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17 09. Appointed in February or March chief secretary for Ireland
under the Marquise of Wharton ; crossed to Ireland in April;
returned in October; commenced to write for The Tatler in May. 1710. Again in Ireland between May and August. On the final
fall of the Whig ministry, after the elections in October, Addison loses all his employments; writes “The Whig Examiner" in
September and October. 1711, March 1. Publishes the first number of The Spectator; pur
chases the house and lands of Bilton in Warwickshire for 10,000 1. 1713. The tragedy of “Cato" brought upon the stage. Addison
writes for The Guardian between May and September. 1714. Appointed secretary to the Council of State, which carried
on the government between the death of Queen Anne and the arrival of George I.; nominated a second time chief secretary for Ireland under Lord Sunderland; writes for the new issue, or eighth
volume, of The Spectator between June and September. 1715. His comedy of “The Drummer" brought on the stage ;
returns to England, and obtains a seat at the Board of Trade.
December 23, commences The Freeholder. 1716. Marries the Dowager Countess of Warwick. 1717. Appointed secretary of state; has the charge of the south
ern province; resigns in a few months from ill health, on a pension of 1,500 1. a year; writes a treatise on the evidences and early
extension of the Christian religion. 1719. Writes in The Old Whig against Steele in The Plebeian.
June 17. Dies at Holland House of asthma, complicated by a dropsy.
CHRONOLOGY OF STEELE'S LIFE.
1672. Born on March 12, in Dublin, though, as he says, an English
man. His father was also Richard Steele, a lawyer ( ?), who died when his son was five years old. His mother's maiden name is uncertain, possibly Gascoigne or Devereux. Tradition makes her
Irish, of the county Wexford. 1684, Nov. 17. Admitted to the Charter House, London, through
the Duke of Ormond. Here he was a schoolmate of Addison. 1690, March 13. Entered Christ Church, Oxford. 1694. His name ceases to appear in the college records, he having
entered the army, though at just what date is unknown. 1701, April. Publishes “ The Christian Hero," though still in the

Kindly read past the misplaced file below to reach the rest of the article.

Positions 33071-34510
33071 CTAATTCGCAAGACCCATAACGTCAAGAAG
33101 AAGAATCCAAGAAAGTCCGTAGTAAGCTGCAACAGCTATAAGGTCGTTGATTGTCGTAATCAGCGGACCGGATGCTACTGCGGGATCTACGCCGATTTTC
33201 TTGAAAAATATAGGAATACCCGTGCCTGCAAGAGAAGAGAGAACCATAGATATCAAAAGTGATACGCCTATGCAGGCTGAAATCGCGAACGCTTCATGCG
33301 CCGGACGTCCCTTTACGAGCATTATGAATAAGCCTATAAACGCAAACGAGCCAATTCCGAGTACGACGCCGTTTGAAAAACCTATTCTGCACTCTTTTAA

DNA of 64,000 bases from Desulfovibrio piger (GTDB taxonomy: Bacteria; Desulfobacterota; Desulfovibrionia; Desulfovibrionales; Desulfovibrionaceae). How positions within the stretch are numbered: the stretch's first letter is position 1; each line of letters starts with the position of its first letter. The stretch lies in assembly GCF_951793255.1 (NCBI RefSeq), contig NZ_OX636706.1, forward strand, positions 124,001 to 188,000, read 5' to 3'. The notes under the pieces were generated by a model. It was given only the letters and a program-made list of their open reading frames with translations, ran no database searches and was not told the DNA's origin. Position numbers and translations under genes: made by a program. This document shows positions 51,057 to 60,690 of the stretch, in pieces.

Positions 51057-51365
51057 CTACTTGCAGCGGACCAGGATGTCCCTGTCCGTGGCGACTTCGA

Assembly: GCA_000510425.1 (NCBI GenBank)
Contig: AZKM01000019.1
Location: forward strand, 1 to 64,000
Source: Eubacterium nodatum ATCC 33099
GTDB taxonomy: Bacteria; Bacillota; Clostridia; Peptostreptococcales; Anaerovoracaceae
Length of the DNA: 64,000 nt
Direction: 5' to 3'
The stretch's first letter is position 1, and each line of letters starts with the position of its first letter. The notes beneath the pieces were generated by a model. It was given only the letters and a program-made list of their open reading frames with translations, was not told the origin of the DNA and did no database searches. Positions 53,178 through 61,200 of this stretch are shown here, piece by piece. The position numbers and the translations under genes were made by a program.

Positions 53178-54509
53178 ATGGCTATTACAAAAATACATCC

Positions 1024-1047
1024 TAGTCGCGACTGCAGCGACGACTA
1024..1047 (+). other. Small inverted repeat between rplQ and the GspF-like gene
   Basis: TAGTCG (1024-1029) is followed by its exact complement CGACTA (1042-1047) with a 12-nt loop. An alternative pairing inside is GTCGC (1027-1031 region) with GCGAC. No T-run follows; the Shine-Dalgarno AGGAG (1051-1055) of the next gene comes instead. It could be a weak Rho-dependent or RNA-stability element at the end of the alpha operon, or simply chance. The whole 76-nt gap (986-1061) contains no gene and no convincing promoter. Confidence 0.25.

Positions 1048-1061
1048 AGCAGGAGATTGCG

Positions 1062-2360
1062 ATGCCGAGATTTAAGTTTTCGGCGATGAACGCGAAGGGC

army. 1702 and following years. Wrote and published many plays, more
or less successful. 1706, August. Appointed gentleman waiter to Prince George of
Denmark. 1706, December. His first wife, who was Mrs. Margaret Stretch,
died, leaving him in possession of an estate of 850 l. per year.
When he married her is not known. 1707, May. Appointed government gazetteer. 1707, September 9. Married Mary Scurlock, a Welsh lady. 1709. Began The Tatler. 17 11. Appeared The Spectator. 1713, March 12. The Guardian was started, and extended to a
hundred and seventy-five numbers. 1714 and following years. Conspicuous as a writer for the Hano
verian Succession. 1715. Elected to Parliament from Boroughbridge, and knighted.
1717. Appointed one of a commission to inquire into the estates
of traitors and popish recusants, referring mainly to those Scotch nobles and gentlemen who had taken part in the insurrection of 1715. He visited Scotland annually during the following four
years. 1721. Made governor of the Royal Company of Comedians. 17 22. Elected to Parliament for Wendover, Bucks. 17 26. Retired to his estate in Wales. 1729, September 1. Died in Carmarthen, and was buried in St.
This writer was born August 19, 1686, being the son of Gilbert Budgell, D.D., of St. Thomas, Exeter, by his first wife Mary, only daughter of Bishop Gulston of Bristol. The latter's sister was the wife of Lancelot, and thereby mother of Joseph Addison, thus making the two essayists cousins in the second degree. Eustace Budgell entered Trinity College, Oxford, March 31, 1705. Afterward he entered the Inner Temple, and was called to the bar. His intimacy with Iddison rather drew him to literature. Thirty-seven papers in The Spectator are, by Drake, ascribed to him. By many he is called an imitator of Addison. He undertook some independent literary ventures. In 1711 the death of his father brought to him a considerable fortune. On the accession of George I., he became under secretary to Addison. In 1717 Addison secured for him the place of accountant general. He lost his fortune in the South Sea speculations. Misfortune followed mishap, along with actions savoring of dishonesty, as in the alleged forging of a will, till he at last, in 1737, May 4, committed suicide by drowning. His life was an active if not a successful one. He did much in the way of pamphlet writing, and had to do with The Bee as well as The Spectator. He was also known as one of the Grub Street writers.